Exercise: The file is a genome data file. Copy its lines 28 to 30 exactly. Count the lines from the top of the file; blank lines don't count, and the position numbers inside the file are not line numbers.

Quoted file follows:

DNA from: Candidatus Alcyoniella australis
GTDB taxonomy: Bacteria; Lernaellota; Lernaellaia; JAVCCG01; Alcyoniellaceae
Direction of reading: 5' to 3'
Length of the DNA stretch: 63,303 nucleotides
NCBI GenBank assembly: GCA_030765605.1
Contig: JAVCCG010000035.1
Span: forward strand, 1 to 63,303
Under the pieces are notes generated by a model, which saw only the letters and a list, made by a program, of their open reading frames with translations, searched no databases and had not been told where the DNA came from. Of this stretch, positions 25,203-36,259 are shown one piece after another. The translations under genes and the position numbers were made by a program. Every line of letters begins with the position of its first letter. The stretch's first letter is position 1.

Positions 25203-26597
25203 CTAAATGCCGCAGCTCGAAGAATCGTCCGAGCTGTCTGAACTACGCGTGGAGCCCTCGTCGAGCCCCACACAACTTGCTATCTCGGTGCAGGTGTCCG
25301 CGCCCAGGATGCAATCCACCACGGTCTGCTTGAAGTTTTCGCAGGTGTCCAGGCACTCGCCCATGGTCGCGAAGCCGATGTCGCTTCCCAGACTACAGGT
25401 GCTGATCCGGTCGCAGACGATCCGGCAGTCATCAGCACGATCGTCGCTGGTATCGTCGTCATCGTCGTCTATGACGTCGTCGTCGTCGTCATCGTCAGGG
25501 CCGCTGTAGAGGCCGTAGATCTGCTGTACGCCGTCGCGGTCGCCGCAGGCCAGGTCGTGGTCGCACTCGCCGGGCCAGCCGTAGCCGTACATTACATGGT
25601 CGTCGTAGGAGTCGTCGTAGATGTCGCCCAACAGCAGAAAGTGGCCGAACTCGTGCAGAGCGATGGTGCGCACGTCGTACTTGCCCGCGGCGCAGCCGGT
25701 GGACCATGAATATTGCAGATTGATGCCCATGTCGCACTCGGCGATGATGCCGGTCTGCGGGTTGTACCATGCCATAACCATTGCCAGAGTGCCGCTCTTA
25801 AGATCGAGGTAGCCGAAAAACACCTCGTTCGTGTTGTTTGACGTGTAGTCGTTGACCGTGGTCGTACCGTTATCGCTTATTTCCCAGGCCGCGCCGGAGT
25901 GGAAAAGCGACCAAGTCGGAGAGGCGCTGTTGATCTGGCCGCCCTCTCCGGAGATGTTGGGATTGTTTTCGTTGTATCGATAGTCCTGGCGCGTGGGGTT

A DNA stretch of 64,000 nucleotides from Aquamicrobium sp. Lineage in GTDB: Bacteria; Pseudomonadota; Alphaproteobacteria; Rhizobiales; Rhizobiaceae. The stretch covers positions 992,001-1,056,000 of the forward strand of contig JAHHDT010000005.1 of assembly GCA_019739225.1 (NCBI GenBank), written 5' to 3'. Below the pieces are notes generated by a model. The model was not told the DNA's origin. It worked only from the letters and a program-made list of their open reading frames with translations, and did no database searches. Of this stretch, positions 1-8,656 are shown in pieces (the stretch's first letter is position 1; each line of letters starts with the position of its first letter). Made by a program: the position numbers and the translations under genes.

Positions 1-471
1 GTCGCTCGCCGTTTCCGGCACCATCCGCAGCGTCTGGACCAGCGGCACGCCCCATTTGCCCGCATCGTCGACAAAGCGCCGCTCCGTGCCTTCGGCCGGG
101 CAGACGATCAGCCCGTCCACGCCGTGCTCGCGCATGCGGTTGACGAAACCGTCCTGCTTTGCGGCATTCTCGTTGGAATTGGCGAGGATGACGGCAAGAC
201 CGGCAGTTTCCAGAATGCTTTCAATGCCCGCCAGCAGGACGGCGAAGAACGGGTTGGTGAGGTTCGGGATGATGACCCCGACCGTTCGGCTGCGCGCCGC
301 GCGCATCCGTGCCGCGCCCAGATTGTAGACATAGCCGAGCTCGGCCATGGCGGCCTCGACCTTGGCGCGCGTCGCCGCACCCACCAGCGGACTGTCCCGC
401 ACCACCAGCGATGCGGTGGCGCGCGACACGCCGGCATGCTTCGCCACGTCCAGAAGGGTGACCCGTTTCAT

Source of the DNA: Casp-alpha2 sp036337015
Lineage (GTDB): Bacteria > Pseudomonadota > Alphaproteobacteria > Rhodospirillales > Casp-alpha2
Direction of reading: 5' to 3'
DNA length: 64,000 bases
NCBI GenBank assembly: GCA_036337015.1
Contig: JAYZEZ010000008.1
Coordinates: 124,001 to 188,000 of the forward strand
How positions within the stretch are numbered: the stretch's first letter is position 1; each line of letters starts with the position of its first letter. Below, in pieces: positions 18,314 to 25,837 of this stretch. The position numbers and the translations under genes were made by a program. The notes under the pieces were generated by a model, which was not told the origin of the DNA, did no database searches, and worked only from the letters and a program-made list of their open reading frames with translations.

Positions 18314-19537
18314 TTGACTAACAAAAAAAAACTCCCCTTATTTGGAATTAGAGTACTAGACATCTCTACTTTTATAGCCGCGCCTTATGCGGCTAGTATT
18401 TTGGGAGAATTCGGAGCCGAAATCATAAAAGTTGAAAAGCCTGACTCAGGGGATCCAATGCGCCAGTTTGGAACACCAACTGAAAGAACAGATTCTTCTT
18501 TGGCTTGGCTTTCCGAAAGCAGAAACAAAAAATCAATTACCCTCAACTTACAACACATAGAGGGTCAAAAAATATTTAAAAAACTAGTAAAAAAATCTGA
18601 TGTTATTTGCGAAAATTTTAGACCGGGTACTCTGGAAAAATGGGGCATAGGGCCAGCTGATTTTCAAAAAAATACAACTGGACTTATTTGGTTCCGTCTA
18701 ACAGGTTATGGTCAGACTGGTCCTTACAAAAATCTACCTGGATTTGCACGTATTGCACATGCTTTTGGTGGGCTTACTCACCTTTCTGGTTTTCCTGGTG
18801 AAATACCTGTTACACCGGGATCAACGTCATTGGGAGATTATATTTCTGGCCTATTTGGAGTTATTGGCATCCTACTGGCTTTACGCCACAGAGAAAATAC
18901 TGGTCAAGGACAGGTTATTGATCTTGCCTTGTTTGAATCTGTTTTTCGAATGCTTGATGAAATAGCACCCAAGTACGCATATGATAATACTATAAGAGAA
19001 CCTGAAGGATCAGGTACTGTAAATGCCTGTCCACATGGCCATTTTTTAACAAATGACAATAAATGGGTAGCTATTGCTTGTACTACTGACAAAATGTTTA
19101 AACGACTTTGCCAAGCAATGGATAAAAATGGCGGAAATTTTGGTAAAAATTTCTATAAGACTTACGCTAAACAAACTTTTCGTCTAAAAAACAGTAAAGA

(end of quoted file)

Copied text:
DNA length: 64,000 bases
NCBI GenBank assembly: GCA_036337015.1
Contig: JAYZEZ010000008.1